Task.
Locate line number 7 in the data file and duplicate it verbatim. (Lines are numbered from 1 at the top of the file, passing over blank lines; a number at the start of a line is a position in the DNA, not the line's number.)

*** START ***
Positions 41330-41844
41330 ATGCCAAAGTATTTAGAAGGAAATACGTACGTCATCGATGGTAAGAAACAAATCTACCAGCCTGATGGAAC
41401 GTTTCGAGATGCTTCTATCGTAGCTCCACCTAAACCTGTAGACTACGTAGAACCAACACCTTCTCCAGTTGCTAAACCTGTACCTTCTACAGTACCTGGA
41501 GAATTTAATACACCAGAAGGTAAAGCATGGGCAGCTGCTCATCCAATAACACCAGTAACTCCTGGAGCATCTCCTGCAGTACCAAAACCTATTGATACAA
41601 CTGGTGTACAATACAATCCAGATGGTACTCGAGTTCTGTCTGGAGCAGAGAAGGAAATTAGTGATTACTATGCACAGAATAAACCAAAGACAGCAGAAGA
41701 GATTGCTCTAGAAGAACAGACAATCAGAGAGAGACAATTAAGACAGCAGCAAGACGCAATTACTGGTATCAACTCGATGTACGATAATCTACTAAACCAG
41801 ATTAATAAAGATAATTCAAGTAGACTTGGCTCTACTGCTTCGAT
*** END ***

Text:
41801 ATTAATAAAGATAATTCAAGTAGACTTGGCTCTACTGCTTCGAT